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May 13, 2009
Did Employer Owe Workers Their Expenses?
After Hurricane Katrina, a New Orleans area hotel chain found that only 1 out of 6 of its workers was available. It put out a call for help, a call that was answered by a personnel agency specializing in guest workers from foreign countries. Having worked for the chain for some time, a group of the foreign workers sued, claiming the chain owed them for their visa and relocation expenses.

What happened. Decatur hotels was left with only about 110 of its usual staff of 650 following the storm. Desperate for maintenance, housekeeping, and front-desk employees, it accepted the services of Accent Personnel to find and recruit workers entering the country on H-2B visas. Accent prepared visa applications, advertised openings, and arranged transportation; Decatur paid $300 for each position filled.

Workers from Bolivia, Peru, and the Dominican Republic later testified that they had each paid between $3,000 and $5,000 to enter the United States before being paid anything by Decatur. When they sued a year after Katrina, they charged that the Fair Labor Standards Act (FLSA) required Decatur to reimburse their expenses. Without such payments, they said, they failed to earn even minimum wage for their first few weeks of work. A judge in federal district court agreed with them, but Decatur appealed to the 5th Circuit, which covers Louisiana, Mississippi, and Texas.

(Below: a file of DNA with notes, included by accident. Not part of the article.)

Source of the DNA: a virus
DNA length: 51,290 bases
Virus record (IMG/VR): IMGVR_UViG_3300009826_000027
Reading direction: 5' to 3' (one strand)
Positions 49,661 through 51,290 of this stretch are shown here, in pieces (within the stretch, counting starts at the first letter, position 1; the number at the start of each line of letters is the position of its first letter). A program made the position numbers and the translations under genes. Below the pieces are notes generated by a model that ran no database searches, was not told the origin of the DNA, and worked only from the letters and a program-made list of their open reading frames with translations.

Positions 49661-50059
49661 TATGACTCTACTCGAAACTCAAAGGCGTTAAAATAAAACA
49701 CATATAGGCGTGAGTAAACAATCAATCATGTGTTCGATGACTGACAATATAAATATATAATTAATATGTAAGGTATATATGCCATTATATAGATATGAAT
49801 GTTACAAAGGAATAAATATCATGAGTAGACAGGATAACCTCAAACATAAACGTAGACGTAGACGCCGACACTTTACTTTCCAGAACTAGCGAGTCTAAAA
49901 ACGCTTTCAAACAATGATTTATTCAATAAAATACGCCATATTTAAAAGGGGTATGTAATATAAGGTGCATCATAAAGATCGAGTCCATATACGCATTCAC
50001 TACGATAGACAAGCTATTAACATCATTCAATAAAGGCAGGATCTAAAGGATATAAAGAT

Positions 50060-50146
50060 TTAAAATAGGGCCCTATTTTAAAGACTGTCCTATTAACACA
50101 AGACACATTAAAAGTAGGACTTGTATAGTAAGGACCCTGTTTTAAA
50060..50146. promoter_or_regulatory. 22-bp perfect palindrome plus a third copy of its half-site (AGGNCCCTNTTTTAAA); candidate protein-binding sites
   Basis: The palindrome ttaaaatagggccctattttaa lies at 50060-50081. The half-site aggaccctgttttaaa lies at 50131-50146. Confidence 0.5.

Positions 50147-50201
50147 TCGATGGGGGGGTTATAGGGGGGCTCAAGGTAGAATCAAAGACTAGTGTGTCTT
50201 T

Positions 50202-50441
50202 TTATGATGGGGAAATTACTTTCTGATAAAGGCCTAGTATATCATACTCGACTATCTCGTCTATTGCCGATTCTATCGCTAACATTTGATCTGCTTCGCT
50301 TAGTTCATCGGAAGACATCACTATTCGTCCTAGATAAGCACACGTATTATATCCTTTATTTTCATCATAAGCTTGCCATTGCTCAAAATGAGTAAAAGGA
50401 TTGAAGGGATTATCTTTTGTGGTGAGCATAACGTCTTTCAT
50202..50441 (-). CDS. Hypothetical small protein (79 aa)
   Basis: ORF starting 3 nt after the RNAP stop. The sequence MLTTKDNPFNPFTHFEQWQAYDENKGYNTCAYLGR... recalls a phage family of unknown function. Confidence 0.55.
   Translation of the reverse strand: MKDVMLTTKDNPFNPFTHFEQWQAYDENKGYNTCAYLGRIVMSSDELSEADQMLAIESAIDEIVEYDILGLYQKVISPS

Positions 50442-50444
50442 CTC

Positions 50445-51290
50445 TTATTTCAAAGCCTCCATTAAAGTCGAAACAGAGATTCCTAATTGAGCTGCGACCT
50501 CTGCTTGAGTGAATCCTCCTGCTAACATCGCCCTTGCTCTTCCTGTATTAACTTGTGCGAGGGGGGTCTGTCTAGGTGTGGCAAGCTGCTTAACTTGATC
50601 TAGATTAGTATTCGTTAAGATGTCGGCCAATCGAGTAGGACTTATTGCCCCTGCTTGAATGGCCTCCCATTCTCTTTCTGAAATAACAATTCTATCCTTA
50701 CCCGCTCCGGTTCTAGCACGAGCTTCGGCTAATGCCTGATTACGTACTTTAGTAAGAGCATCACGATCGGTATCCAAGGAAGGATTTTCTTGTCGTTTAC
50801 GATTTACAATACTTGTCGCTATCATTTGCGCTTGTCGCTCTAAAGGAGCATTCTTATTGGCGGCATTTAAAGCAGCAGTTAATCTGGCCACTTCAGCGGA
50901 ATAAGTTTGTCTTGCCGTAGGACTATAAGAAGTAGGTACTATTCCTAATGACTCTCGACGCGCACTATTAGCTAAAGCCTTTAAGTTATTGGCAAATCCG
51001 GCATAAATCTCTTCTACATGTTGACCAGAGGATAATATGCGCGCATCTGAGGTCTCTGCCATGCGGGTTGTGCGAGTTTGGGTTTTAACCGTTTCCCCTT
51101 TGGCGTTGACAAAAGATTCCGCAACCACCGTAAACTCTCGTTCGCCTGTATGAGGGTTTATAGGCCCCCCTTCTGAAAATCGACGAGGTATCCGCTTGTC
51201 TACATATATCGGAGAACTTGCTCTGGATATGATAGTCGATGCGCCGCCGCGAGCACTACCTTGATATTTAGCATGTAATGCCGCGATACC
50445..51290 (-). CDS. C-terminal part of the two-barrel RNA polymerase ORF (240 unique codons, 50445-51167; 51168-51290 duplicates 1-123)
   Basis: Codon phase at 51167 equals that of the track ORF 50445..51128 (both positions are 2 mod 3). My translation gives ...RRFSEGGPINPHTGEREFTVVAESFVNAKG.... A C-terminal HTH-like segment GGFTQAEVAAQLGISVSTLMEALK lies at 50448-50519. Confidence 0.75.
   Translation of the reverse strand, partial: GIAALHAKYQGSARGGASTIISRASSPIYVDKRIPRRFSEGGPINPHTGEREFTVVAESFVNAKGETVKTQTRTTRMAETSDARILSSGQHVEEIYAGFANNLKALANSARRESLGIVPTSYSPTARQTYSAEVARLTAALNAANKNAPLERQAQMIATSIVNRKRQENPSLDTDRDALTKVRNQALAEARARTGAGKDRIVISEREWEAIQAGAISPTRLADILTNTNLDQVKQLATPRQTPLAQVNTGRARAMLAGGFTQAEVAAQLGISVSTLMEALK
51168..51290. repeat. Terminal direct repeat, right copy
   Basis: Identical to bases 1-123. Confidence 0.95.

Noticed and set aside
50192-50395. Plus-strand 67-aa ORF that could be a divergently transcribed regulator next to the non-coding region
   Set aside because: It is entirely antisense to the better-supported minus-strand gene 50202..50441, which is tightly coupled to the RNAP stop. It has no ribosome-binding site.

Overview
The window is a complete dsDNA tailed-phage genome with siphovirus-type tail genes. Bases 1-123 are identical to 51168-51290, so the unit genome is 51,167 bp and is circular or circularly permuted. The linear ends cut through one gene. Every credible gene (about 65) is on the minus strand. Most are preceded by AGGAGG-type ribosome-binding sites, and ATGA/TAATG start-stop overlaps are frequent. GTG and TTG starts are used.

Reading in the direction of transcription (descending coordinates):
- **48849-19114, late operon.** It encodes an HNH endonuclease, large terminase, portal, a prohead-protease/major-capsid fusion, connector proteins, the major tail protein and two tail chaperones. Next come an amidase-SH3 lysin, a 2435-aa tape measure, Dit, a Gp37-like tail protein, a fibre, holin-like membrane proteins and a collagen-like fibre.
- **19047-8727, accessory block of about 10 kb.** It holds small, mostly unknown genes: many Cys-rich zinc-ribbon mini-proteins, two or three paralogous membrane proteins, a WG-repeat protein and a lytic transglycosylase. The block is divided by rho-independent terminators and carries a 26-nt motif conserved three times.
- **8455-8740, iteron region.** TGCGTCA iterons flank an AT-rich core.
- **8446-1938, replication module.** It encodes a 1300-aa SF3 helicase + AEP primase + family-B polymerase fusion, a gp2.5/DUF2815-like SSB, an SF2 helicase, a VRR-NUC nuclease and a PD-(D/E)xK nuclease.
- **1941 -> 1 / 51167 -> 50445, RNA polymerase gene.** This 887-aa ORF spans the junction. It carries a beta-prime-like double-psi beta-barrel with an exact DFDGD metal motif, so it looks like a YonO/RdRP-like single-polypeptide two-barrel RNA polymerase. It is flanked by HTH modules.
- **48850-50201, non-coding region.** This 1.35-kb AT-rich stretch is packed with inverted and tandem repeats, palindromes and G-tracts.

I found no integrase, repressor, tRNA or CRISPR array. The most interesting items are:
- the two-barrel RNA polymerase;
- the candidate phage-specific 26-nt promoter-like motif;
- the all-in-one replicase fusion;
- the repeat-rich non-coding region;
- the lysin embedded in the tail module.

What the court said. The district judge asked appellate judges only “whether nonagricultural H-2B guest workers are entitled to the protections of the FLSA.” Judges promptly answered affirmatively but moved on to the question of whether such protection included reimbursement for recruitment, transportation, or visa expenses—a trickier issue. Judges also learned that Accent owned another company that conducted the recruitment—and was paid $900 by each of the 270 guest workers that Decatur hired.

Judges asked whether the workers’ expenses had been for Decatur’s benefit and decided, consulting Department of Labor regulations, that they were not. In fact, Decatur wasn’t even aware of the payments to foreign recruiters. So the workers’ case was dismissed. Castellanos-Contreras et al. v. Decatur Hotels, U.S. Court of Appeals for the 5th Circuit, No. 07-30942 (2009).

Point to remember: After these workers filed suit in 2006, the rules changed: Effective January 18, 2009, the Department of Labor requires employers that hire H-2B visa holders to forbid foreign recruiters from demanding fees from prospective workers. Further, the Department of Homeland security now bars employers and employment services from collecting placement fees from applicants as conditions of their H-2B job offers.

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